Adjusted time variant analysis of second-handsmoke ex- posure showed that those reporting increased second- handsmokeexposure had increased risks for the development of doctor-diagnosed asthma, chronic bron- chitis and increased asthma symptom score, reaching con- ventional levels of significance from ECRHS II-III as well as from ECRHS I-III overall (Fig. 2). However, compared to those not exposed on both occasions there was no evi- dence that those reporting exposure on both occasions had an increased risk of asthma or chronic bronchitis. However, asthma score did increase in this group com- pared to the non-exposed. An increased risk of nocturnal dyspnoea was observed only for those reporting increased second-handsmokeexposure between the first and the third survey but not for those exposed at both surveys.
Abstract This survey sought to measure the respiratory health effects and the prevalence of second-handsmokeexposure among school children. A sample of 370 parents selected from primary health care centres in Zarqa governorate, Jordan. International Study of Asthma and Allergies in Childhood (ISAAC) questionnaire was used to gather the data. Descriptive statistics, Person correlation coefficient, and Pearson Chi-Square were used to analyse the data. The prevalence of “at home” exposure was 3.82 hours/day. The main location for exposure was at home (22.1%), with the homes of others (17.3%) and the in vehicle exposure (14.3%) being the next two most commonly cited indoor locations. A significant association was found between exposure to second-handsmoke at home, indoors-other, in vehicles, and in the restaurants and other recreational areas, and asthma and rhinitis symptoms. The number of rooms and people per room, parents’ educational achievement were also associated with respiratory symptoms of children. These results shed light on the importance to protect children from the harm of smoking and to carry out home smoke free policy.
Ending preventable stillbirth in every country by 2030 is one of the targets of sustainable development goals (SDG). 6,7 . Secondhandsmokeexposure is being recognized globally as a threat to intrauterine life. But the impact is less clear than the impact of direct smoking. Most of the evidence on SHS exposure during pregnancy is from developed countries. In many developing countries there are not many well conducted studies to assess the effect on the foetus. In most of the South East Asian countries including India, the prevalence of smoking among women is low, where as smoking among men in high. These women live in environment, home, workplace, public places etc. where they are subjected to high rates of SHS exposure. But evidence from In India is little. Not many well conducted studies are available from India.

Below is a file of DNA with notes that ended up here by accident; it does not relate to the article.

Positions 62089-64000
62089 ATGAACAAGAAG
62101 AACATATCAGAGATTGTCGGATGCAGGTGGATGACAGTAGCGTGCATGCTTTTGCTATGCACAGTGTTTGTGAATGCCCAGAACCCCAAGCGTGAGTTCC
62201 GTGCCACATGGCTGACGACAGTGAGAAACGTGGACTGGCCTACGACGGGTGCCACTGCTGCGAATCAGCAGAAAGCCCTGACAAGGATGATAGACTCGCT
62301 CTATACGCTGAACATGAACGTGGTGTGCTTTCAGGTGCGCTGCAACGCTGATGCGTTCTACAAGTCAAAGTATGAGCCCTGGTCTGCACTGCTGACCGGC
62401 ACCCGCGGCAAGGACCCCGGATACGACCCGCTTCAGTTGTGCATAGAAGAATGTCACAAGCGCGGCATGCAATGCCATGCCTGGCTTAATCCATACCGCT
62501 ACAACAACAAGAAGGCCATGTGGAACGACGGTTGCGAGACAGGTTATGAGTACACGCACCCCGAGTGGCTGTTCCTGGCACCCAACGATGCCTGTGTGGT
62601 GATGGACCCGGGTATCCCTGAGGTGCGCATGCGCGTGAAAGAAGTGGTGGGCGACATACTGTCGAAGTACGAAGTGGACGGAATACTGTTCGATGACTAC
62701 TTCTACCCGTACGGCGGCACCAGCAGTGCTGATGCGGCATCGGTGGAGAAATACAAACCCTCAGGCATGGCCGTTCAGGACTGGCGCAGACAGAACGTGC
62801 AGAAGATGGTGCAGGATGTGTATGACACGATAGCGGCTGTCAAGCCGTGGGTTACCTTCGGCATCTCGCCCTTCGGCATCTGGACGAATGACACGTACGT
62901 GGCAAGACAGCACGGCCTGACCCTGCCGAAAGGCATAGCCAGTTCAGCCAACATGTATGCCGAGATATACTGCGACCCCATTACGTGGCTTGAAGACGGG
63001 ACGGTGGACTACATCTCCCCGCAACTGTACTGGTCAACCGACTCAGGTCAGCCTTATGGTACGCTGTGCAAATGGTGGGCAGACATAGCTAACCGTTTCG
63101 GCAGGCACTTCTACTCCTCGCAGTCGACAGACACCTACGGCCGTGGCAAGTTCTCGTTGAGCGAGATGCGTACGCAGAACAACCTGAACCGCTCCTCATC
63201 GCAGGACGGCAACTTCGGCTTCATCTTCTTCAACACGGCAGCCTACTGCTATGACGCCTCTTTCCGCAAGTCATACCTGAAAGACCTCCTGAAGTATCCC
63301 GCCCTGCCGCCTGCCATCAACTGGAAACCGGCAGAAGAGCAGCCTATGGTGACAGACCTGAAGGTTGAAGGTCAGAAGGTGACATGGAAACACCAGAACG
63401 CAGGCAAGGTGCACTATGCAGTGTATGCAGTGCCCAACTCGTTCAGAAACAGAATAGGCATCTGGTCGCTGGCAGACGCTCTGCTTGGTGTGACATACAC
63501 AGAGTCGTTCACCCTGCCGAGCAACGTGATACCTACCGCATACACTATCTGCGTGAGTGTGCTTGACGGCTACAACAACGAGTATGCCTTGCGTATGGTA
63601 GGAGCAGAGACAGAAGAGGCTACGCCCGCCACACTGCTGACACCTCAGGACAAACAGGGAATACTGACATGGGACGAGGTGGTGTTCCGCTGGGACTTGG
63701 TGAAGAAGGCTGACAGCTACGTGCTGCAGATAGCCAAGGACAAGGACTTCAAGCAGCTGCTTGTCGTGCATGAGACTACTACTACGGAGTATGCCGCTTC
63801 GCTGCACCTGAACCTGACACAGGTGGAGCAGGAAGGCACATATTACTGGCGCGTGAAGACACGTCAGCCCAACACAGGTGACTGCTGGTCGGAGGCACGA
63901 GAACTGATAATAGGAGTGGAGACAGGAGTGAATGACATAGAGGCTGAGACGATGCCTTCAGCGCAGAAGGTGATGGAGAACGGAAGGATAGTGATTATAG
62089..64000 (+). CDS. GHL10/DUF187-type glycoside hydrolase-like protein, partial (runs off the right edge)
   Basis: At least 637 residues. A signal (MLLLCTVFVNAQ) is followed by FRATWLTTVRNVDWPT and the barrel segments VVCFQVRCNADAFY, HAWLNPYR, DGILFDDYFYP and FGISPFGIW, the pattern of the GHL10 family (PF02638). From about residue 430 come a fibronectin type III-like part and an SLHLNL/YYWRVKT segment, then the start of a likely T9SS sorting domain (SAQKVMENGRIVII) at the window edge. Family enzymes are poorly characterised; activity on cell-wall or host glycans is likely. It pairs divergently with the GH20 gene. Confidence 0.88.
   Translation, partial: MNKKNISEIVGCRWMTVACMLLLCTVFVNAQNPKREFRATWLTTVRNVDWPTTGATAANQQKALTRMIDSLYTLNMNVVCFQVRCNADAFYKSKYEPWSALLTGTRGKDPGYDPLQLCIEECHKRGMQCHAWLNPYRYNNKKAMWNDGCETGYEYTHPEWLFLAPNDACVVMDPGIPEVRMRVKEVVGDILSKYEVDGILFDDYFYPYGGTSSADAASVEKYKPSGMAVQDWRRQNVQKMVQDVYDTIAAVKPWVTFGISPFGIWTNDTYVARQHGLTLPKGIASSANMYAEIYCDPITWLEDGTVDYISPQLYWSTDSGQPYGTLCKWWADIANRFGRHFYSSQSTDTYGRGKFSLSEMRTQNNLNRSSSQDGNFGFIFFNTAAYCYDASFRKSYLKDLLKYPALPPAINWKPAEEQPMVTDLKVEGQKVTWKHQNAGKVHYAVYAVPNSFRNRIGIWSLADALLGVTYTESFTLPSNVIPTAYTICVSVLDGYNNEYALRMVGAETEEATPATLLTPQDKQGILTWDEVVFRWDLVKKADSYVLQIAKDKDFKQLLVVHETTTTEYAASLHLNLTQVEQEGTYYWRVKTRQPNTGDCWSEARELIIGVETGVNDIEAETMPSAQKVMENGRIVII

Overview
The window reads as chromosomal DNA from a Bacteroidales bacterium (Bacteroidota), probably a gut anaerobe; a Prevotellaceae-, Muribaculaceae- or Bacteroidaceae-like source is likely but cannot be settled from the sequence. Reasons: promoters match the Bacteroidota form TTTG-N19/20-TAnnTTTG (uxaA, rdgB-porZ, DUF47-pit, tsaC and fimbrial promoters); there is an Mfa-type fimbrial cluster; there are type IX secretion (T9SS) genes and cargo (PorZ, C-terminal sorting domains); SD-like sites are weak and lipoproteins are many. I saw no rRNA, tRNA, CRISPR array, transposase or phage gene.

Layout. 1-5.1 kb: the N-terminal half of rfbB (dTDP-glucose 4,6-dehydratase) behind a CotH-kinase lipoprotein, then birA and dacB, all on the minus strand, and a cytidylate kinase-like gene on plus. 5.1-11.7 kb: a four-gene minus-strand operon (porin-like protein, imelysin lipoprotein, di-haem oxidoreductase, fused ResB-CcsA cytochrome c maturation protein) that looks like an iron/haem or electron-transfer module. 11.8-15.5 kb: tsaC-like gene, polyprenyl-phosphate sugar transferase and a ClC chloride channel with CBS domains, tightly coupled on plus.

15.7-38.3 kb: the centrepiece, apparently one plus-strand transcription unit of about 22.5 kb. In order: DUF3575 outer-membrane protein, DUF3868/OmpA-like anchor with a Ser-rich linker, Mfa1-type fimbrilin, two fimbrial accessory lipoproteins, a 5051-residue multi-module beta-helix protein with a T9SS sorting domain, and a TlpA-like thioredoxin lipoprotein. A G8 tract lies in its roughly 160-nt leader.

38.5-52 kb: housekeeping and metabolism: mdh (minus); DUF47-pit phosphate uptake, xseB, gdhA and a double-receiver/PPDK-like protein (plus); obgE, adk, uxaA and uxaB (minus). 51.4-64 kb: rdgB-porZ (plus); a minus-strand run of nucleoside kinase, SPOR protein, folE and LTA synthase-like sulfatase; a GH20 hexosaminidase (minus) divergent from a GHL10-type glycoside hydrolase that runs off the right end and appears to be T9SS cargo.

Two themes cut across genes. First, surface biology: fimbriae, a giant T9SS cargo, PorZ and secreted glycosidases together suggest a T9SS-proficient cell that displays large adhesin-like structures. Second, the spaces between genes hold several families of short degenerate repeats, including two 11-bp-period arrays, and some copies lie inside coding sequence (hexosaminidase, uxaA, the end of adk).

In general, the presence of asthma in the family or of respiratory symptoms in the children did not increase parental motivation for participation in the study, neither did the offering of incentives. At the time the PREPASE study started (2010), the Dutch ban on smok- ing in public places was already in effect. Although the reported prevalence of SHS in Dutch children decreased further since the smoking ban, a considerable amount of children were still exposed to SHS, especially in the group of low-social economic status and heavy smokers . The media attention and social pressure since the smoking ban in public places might have motivated par- ents to participate in a study like PREPASE in order to receive support to stop SHS exposure in their children. In contrast, the media attention could have also made parents more reluctant to participate in the study due to perhaps feelings of guilt, shame or fear of being criti- cized. In our experience the last may have played a greater role. Stigmatisation of smokers is a well-known phenomenon in the literature . Some parents reacted very aggressively towards our project team during the telephone contacts regarding SHS in children and others have reported in questionnaires that they were not smokers, yet the questionnaires had the odour of to- bacco. Furthermore, the home was probably for parents who did not want to quit smoking their ‘only safe haven’ , where they were not waiting for outsiders to educate them about smoking in their own house. Probably, this was also the reason why significantly more parents who exposed their children to SHS reported to find an inter- net program effective for parental education and preven- tion of SHS in children, compared to the parents of children without SHS exposure. Moreover, motivational interviewing at home and a group program in the neigh- bourhood were less mentioned as effective measures against SHS in these parents compared to the parents of children without SHS exposure, which may be for the same reason.